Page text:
A new Quinnipiac poll in Texas finds Joe Biden edging Donald Trump in the presidential race, 45% to 44%. Said pollster Tim Malloy: “It’s a tossup in Texas.”
In the U.S. Senate race, Sen. John Cornyn (R) leads challenger MJ Hegar (D), 47% to 38%.
A new Garin-Hart-Yang (D) poll in Georgia finds Joe Biden leading Donald Trump in the presidential race, 47% to 43%. In the U.S. Senate race, Jon Ossof (D) is just ahead of Sen. David Perdue (R), 45% to 44%.
A new Public Policy Polling survey in Arizona finds Joe Biden leading Donald Trump in the presidential race, 49% to 45%.
A new OH Predictive Insights poll in Arizona finds a ballot initiative to legalize marijuana has broad support, 62% to 32%.
Over the last 40 years, Charlie Cook notes there have been six incumbent presidents seeking re-election. For the four who won, the “right track” numbers were 47% for Ronald Reagan in 1984, 39% for Bill Clinton in 1996, 41% for George W. Bush in 2004 and 42% for Barack Obama in 2012. The two incumbents who lost had “right track” numbers much lower — 20% for Jimmy Carter in 1980 and 17% for George H.W. Bush in 1992.
That’s why the latest Navigator tracking poll should set off alarm bells in the White House.
A new Reuters/Ipsos poll finds Joe Biden leading Donald Trump in the presidential race nationally, 46% to 38%.
Key findings: “The poll found that 61% of undecided or third-party registered voters said they would support Biden if they had to choose, while 39% would vote for Trump.”
“Seventy percent of undecided or third-party registered voters say they disapprove of Trump’s performance in office and the same number said they think the country is headed on the wrong track. And 62% said they thought the U.S. economy was headed in the wrong direction.”
Shreveport Mayor Adrian Perkins (D) made the biggest splash on the first day of qualifying for the November 3 election by announcing he will challenge incumbent Sen Bill Cassidy (R-LA), the Shreveport Times reports.
Sen. Pat Roberts (R-KS), who is retiring, officially endorsed Rep. Roger Marshall (R) in next month’s Kansas primary, the Kansas City Star reports. His support comes as Marshall is locked in bitter race with rivals Kris Kobach (R) and Bob Hamilton (R).
President Trump’s campaign released a new digital ad showing an image of a group of protesters attacking a police officer, alongside the words: “Public safety vs chaos & violence,” Business Insider reports. But that photo is actually from a pro-democracy protest in Kyiv, Ukraine, and was taken in 2014.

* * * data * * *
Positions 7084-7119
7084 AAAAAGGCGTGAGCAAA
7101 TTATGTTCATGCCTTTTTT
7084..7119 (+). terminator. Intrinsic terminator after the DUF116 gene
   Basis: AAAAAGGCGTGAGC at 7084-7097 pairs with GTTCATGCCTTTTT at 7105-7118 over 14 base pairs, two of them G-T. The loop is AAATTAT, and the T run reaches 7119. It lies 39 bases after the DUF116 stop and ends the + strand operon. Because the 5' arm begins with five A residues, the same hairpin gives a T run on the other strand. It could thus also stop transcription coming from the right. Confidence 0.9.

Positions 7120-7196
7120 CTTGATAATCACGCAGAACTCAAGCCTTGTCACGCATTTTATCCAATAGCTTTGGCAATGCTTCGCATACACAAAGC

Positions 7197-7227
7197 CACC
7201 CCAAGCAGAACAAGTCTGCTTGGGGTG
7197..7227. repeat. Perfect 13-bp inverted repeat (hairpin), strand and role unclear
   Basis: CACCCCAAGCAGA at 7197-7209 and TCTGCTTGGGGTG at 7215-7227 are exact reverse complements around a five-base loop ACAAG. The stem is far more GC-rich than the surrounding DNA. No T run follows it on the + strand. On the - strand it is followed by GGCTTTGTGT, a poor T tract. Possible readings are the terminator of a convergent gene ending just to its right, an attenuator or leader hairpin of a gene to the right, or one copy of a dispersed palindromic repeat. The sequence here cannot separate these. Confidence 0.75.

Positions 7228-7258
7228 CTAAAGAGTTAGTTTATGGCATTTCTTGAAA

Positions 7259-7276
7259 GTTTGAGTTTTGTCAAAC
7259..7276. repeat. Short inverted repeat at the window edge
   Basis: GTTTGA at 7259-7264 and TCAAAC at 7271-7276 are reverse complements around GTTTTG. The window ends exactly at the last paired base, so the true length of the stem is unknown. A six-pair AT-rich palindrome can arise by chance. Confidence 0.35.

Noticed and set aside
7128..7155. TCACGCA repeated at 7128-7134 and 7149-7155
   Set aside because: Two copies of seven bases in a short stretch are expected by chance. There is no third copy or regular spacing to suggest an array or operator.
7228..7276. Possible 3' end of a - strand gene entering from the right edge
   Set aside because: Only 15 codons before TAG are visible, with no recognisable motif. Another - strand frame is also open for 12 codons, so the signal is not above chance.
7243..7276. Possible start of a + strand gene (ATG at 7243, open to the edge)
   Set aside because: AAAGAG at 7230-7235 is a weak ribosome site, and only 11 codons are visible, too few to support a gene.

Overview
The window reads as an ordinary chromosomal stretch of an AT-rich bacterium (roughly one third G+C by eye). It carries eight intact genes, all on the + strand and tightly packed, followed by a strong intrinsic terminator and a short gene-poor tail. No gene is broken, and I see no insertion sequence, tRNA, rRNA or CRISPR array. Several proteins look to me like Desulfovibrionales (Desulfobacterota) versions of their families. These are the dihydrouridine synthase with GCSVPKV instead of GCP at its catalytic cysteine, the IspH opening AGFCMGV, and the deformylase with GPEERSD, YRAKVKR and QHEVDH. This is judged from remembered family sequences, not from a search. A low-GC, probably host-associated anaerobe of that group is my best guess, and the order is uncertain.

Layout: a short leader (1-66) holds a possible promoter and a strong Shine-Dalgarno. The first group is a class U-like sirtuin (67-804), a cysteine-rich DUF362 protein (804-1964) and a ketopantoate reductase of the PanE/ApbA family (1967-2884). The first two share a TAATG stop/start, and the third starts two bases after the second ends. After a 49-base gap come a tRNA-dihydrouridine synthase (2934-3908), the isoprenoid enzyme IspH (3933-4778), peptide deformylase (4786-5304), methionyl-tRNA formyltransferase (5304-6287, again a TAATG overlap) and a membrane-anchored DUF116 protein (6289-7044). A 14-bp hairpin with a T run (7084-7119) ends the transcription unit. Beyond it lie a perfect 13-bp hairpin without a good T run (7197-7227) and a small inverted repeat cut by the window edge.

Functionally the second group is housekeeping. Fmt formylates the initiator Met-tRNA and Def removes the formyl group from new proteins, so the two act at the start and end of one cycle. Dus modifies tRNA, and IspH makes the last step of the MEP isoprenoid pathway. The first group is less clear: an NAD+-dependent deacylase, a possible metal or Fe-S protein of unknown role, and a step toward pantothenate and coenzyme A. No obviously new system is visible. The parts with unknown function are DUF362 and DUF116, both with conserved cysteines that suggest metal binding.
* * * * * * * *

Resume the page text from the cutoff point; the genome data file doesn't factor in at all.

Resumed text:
A new Morning Consult poll finds 53% of registered voters nationawide favor statewide mask mandates that are punishable by fine or jail time.
“Pennsylvania, Wisconsin, North Carolina and Georgia are the battlefronts for voting rights advocates and election lawyers in a year one national expert says could make Bush v. Gore look like ‘a walk in the park,’” Axios reports.
“What these states share in common are three overlapping factors that could create a perfect storm for legal challenges: competitive elections, surging coronavirus numbers and little experience historically with voting by mail.”
Sen. Susan Collins (R-ME) declined last week to back President Trump for reelection, saying she would focus on her own race while suggesting that she only picked sides in 2016 because she was not on the ballot, CNN reports.
Said Collins: “I was not up for reelection. I didn’t have my own race to worry about at that point.”
The Lincoln Project added a laugh track to President Trump’s recent interview with Fox News Sunday host Chris Wallace.
Joe Biden and former President Barack Obama sat down in-person to discuss systemic racism, the coronavirus pandemic and President Trump’s handling of those issues for a new campaign video that will be released Thursday, Axios reports.
Joe Biden in a preview clip: “I don’t understand his inability to get a sense of what people are going through. He can’t relate in any way.”
Obama responds: “Well, and one of the things I have always known about you, Joe, it’s the reason I wanted you to be my vice president, and the reason why you were so effective… If you can connect those struggles to somebody else’s struggles, then you’re going to work hard for them and that’s what’s always motivated you to be in public service.”
Rep. Matt Gaetz (R-FL) “has privately engaged in several spending practices in his nearly four years in office that appear to be in conflict with the House’s ethics rules,” Politico report.